Do you want to be just like Mike Tyson? asks the marketing release that came with Mike Tyson Boxing, "Or how about kick his ass?"
"Or bite the ears off of opponents, just like Mike?" Ok, I made that last one up. Even though I like this game, I can’t help throwing in some Tyson jokes. Nonetheless, yes, I want to be like Mike, and yes, I want to kick his ass. Mike Tyson Boxing for the PlayStation is the game in which you can do both.
Mike Tyson Boxing is a realistic boxing sim for 1 to 8 players. In the four modes of play you can beat up your friends, beat on Tyson, slug your way to a title belt, or get yourself clobbered.
VS. mode is a one or two player single bout with 16 boxers to choose from, or you can load a saved fighter from another mode. This mode can also be set up as a tournament for three to six players.
In Showcase mode, players compete in an eight-bout tournament to unite the title belts and become the undisputed world champ. Initially, there are two boxers to choose from. There are also six other locked characters. Each time a player Showcase game is completed; one of these boxers will become available. There is no weight restriction in Showcase mode so lightweights will battle with heavyweights and so forth. Unlocking the first couple of boxers is somewhat easy, but each new tournament becomes progressively more difficult. It gets a little rough when you’re using a 130 lb lightweight to duke it out with Tyson.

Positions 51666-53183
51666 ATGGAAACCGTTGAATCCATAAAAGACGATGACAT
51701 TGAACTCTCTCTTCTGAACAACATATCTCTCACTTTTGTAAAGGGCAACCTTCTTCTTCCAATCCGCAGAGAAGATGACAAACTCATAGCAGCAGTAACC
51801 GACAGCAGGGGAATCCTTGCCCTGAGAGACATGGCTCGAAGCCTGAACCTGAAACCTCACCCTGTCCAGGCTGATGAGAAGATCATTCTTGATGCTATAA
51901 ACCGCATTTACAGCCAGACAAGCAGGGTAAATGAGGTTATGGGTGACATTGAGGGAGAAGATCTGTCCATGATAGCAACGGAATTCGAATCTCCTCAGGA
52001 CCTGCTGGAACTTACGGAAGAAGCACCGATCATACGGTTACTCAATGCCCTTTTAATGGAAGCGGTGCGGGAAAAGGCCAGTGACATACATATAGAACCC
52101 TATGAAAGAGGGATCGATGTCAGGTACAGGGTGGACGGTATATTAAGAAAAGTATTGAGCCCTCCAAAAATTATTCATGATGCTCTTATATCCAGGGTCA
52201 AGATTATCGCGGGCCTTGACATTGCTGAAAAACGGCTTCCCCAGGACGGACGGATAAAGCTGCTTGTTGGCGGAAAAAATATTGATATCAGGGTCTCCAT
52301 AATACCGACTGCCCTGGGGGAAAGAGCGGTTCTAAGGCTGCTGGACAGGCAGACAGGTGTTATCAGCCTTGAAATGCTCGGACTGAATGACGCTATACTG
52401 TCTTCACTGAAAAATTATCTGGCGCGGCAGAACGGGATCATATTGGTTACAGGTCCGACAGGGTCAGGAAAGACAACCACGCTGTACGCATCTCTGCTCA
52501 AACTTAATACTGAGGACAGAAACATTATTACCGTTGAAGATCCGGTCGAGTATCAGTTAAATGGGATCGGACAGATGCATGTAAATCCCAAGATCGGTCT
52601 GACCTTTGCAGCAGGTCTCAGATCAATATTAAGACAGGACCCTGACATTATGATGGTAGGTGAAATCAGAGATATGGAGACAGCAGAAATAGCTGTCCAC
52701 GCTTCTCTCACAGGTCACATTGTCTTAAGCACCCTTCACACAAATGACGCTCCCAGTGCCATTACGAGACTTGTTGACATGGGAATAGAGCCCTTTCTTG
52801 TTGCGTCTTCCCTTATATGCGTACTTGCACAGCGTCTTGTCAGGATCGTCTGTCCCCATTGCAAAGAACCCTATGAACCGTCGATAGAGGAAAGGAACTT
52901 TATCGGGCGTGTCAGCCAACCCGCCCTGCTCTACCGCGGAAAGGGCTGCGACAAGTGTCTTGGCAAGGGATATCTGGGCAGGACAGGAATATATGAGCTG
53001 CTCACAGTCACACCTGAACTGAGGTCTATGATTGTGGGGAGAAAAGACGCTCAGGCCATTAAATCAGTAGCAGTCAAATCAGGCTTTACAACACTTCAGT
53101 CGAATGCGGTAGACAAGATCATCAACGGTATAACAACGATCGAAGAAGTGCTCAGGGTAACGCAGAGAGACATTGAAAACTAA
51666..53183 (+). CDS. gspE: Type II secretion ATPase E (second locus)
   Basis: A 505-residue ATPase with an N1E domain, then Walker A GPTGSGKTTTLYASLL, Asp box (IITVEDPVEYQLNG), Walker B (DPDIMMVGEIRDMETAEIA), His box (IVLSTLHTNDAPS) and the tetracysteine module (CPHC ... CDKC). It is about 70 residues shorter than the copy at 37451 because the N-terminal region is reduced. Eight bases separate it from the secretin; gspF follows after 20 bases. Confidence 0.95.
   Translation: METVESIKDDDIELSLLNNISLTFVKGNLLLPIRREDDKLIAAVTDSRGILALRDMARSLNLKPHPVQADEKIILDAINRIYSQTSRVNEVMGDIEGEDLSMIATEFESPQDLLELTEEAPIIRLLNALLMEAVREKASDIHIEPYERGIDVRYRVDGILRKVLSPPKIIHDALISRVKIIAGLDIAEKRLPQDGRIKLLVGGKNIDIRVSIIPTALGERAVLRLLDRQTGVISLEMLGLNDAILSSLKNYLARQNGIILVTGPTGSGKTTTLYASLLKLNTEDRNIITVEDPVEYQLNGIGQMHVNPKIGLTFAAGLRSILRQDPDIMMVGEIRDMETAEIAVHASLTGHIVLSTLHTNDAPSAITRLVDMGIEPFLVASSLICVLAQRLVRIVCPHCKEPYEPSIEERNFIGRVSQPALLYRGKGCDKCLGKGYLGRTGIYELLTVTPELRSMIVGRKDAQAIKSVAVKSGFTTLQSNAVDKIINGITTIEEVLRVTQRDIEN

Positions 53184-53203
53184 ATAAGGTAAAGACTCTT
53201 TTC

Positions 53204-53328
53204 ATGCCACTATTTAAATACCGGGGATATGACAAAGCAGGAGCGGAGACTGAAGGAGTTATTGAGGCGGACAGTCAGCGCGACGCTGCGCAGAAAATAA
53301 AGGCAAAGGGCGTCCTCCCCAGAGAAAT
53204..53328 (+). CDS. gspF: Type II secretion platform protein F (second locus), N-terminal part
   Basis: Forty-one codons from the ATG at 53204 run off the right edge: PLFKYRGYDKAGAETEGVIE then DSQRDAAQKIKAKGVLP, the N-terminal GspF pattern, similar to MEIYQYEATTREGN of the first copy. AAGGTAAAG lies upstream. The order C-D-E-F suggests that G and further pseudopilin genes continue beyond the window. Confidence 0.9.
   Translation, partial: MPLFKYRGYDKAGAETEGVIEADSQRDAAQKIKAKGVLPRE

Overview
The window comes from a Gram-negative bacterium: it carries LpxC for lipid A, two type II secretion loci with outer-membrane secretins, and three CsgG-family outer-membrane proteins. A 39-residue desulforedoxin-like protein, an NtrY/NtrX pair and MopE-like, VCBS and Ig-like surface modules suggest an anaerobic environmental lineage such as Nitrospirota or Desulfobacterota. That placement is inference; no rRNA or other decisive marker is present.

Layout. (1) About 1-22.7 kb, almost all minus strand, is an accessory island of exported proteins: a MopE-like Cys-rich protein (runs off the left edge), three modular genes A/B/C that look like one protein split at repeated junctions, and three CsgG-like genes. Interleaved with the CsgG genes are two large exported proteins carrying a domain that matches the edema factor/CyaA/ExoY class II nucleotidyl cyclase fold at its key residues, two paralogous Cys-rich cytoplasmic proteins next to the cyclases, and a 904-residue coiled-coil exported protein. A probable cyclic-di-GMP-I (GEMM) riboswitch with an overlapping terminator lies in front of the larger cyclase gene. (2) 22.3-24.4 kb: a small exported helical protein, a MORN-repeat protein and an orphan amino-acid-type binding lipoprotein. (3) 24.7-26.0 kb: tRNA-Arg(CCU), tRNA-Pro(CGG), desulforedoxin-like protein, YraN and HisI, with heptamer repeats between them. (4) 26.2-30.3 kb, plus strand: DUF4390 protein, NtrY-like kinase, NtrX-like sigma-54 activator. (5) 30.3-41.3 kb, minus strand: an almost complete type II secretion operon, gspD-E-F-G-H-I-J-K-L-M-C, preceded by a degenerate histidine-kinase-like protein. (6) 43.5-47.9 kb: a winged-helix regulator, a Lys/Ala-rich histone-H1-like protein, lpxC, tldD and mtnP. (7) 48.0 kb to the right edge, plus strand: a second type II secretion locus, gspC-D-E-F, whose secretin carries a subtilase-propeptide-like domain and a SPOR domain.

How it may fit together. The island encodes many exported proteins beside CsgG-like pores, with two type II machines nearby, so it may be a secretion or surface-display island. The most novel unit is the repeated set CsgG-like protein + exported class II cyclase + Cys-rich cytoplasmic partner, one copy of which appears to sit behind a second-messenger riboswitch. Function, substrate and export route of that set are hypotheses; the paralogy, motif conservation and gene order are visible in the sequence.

The directions for Mike Tyson Boxing say that Showcase is the main mode of game play. I disagree. I think that the World mode is the main mode. In World mode you choose a boxer from one of the three weight classes and control their career from a 25th ranked rookie to world champion.
You not only fight in this mode, you pick the opponents and set the training regimen your boxer needs to move up the ranks. After challenging another fighter (or vice versa), you usually have 14 weeks or more to get your boxer in shape for the upcoming match. Each week of training you have to allot how much time to spend on each activity in the gym. The training activities are skipping, speed bag, circuits, heavy bag, weights, and sparring. The training activities improve your fighter’s strength, speed, balance, endurance, and resilience. Each activity builds up one or more of these attributes.